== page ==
People also turned to the #alllivesmatter, which advocates for the fact that all lives are equal and African-American lives do not need special treatment. BLM supporters respond that they aren’t looking for special treatment of African-Americans, but EQUAL treatment. Saying “ALL LIVES MATTER” ignores the basic fact that Black lives haven’t mattered for hundreds of years in this country. While the intention of the phrase “All Lives Matter” may put everyone’s life on equal footing and show a sense of unity, saying “All Lives Matter,” instead of “Black Lives Matter,” is actually more divisive than unifying. An analogy that has really helped me understand why “ALL Lives Matter” is NOT the same as “BLACK Lives Matter,” is the broken arm analogy. Let’s say that you broke your arm and you go to the doctor, and the doctor tells you “all you bones matter, not just your arm.” You’re gonna think “Yes, all my bones matter” but my arm is the one that needs the attention and care right now. BLM is that arm. No one is saying all lives don’t matter, in fact, every sane person knows all lives matter, but until 2020, BLACK lives haven’t mattered and are in danger at the hands of the very people who are supposed to protect us. Saying “Black Lives Matter” isn’t the same as saying other lives don’t, but that Black Lives should matter as much as White lives. Yes, your life matters too, even if you're not Black, and yes your safety is also important. But the raw truth is, African-Americans are impacted by police violence and systematic racism in our nation, and our social structure revolves around “Whiteness” as a default.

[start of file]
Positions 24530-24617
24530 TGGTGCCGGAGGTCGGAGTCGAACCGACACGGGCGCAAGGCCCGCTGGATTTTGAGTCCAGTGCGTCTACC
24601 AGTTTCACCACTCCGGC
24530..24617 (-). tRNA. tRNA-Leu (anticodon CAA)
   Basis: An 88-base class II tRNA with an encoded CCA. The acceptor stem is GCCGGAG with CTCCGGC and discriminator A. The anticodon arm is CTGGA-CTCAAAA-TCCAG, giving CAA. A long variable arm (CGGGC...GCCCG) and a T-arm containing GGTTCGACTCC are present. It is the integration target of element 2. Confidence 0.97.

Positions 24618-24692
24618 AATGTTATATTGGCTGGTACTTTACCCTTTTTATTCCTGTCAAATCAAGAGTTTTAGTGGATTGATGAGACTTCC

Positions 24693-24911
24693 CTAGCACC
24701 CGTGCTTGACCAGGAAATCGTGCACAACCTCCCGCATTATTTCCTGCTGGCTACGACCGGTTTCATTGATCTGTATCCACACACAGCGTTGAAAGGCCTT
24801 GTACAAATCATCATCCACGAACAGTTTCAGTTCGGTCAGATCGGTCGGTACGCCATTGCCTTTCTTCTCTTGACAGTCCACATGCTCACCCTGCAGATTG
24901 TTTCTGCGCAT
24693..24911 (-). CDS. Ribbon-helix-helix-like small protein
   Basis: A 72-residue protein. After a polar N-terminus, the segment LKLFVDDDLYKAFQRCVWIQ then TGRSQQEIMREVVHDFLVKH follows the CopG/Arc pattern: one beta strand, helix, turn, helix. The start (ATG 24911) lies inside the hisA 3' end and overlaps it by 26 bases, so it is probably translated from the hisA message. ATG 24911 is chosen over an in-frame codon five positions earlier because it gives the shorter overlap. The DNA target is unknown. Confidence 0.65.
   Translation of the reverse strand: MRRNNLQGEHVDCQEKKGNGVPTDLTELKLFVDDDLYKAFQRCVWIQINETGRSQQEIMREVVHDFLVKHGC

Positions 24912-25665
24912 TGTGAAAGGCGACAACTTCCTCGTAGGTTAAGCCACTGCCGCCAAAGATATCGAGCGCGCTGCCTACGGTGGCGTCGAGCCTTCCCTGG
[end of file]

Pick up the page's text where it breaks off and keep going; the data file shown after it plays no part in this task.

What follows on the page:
Police brutality against the Black community has gone unnoticed for too long. Now, what can we do to change that? It’s simple, get involved. At this moment in July 2020, going out to protests and donating to organizations that support BLM might be difficult with COVID-19, but there are many alternatives. The first step to fighting racism in your own racism is listening and educating yourself. Listen to others and their points of view on the movement. Listen to those in your own society that have gone through racial discrimination and listen to what they have to say regarding the movement. If you can, vote in your state and national elections. The use of social media is our biggest tool, especially in 2020. Using social media to spread awareness and educate others, can have a bigger impact on the country’s approach to police brutality and racial discrimination. Support racial justice organizations and Black businesses around your area.
We can all work together to destroy the racial bias that exists virtually under every aspect of this world. It’s going to be hard and it IS going to be uncomfortable. But I truly do believe that we can achieve the goal of a world, free of racism. A world where our children can live peacefully, without being afraid to walk down the street or to go buy something at the 7/11 or even ask a police officer for help without fearing for their life, no matter the color of their skin, or where their ancestors are from.
Post written by guest writer Sarah Shivakumar